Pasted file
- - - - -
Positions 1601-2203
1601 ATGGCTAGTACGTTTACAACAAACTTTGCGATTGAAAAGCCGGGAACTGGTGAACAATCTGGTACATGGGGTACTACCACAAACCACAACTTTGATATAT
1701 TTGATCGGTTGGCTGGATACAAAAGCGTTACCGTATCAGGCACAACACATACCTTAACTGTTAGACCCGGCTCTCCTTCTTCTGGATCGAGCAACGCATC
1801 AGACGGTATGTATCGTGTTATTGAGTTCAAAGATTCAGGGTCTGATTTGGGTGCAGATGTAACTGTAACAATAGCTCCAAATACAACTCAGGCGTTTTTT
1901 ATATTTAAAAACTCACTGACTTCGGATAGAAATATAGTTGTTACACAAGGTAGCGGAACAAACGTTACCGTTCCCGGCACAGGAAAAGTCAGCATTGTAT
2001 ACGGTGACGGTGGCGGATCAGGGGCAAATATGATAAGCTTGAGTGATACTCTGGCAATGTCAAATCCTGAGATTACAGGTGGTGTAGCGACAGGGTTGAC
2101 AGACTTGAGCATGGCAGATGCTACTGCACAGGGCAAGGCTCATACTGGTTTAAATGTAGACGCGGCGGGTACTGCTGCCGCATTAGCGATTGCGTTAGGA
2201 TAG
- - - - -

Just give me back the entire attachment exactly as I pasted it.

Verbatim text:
Positions 1601-2203
1601 ATGGCTAGTACGTTTACAACAAACTTTGCGATTGAAAAGCCGGGAACTGGTGAACAATCTGGTACATGGGGTACTACCACAAACCACAACTTTGATATAT
1701 TTGATCGGTTGGCTGGATACAAAAGCGTTACCGTATCAGGCACAACACATACCTTAACTGTTAGACCCGGCTCTCCTTCTTCTGGATCGAGCAACGCATC
1801 AGACGGTATGTATCGTGTTATTGAGTTCAAAGATTCAGGGTCTGATTTGGGTGCAGATGTAACTGTAACAATAGCTCCAAATACAACTCAGGCGTTTTTT
1901 ATATTTAAAAACTCACTGACTTCGGATAGAAATATAGTTGTTACACAAGGTAGCGGAACAAACGTTACCGTTCCCGGCACAGGAAAAGTCAGCATTGTAT
2001 ACGGTGACGGTGGCGGATCAGGGGCAAATATGATAAGCTTGAGTGATACTCTGGCAATGTCAAATCCTGAGATTACAGGTGGTGTAGCGACAGGGTTGAC
2101 AGACTTGAGCATGGCAGATGCTACTGCACAGGGCAAGGCTCATACTGGTTTAAATGTAGACGCGGCGGGTACTGCTGCCGCATTAGCGATTGCGTTAGGA
2201 TAG